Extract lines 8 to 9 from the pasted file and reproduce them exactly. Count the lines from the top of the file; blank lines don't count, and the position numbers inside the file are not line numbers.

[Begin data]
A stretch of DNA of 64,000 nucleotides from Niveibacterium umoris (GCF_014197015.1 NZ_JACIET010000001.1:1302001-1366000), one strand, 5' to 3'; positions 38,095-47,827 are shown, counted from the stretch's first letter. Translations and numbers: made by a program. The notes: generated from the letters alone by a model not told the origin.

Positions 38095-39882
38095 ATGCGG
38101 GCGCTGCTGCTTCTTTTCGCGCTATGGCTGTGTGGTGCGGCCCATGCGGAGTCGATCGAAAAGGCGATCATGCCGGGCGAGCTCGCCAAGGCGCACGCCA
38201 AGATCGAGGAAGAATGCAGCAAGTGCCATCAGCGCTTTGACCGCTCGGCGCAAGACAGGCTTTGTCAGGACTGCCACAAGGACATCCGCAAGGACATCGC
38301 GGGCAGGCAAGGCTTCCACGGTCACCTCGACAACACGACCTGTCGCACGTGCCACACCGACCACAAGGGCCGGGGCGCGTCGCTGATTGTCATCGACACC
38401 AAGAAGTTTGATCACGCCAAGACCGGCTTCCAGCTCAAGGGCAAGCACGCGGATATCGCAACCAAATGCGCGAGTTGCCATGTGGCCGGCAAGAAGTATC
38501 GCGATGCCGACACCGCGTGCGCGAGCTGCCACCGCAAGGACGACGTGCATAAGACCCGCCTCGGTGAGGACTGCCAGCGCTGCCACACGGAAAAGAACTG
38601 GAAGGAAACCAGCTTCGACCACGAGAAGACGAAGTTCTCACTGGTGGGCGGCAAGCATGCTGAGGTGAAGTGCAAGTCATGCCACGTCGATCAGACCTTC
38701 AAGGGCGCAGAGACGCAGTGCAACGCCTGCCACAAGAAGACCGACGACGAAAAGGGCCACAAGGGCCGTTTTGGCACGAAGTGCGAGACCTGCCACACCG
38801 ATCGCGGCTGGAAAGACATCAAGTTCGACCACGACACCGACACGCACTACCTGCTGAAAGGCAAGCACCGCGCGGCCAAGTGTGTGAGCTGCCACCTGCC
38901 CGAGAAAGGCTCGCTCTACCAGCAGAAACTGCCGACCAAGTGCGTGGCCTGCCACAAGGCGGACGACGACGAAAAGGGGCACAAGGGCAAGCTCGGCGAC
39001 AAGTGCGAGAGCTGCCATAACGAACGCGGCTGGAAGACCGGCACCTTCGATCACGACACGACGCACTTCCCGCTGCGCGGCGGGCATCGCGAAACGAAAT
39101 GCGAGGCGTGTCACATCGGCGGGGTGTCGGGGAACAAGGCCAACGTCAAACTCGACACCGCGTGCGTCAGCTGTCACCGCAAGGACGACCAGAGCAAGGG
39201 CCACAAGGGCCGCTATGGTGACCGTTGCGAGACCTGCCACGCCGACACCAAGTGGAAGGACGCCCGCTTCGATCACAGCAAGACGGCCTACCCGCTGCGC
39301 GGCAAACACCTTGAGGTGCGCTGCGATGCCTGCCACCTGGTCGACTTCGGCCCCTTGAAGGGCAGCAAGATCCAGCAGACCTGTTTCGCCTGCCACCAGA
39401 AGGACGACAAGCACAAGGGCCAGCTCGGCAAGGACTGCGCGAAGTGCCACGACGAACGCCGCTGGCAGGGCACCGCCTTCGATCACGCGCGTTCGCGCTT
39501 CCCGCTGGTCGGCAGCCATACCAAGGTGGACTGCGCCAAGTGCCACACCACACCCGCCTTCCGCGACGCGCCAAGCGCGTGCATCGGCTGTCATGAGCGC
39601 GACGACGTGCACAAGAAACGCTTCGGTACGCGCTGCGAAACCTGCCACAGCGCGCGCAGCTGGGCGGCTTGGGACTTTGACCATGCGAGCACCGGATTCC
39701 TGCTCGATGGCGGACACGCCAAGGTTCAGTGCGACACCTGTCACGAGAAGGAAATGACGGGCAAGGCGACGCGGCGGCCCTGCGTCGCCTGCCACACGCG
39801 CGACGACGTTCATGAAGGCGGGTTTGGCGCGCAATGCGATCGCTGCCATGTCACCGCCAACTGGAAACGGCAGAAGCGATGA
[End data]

38501 GCGATGCCGACACCGCGTGCGCGAGCTGCCACCGCAAGGACGACGTGCATAAGACCCGCCTCGGTGAGGACTGCCAGCGCTGCCACACGGAAAAGAACTG
38601 GAAGGAAACCAGCTTCGACCACGAGAAGACGAAGTTCTCACTGGTGGGCGGCAAGCATGCTGAGGTGAAGTGCAAGTCATGCCACGTCGATCAGACCTTC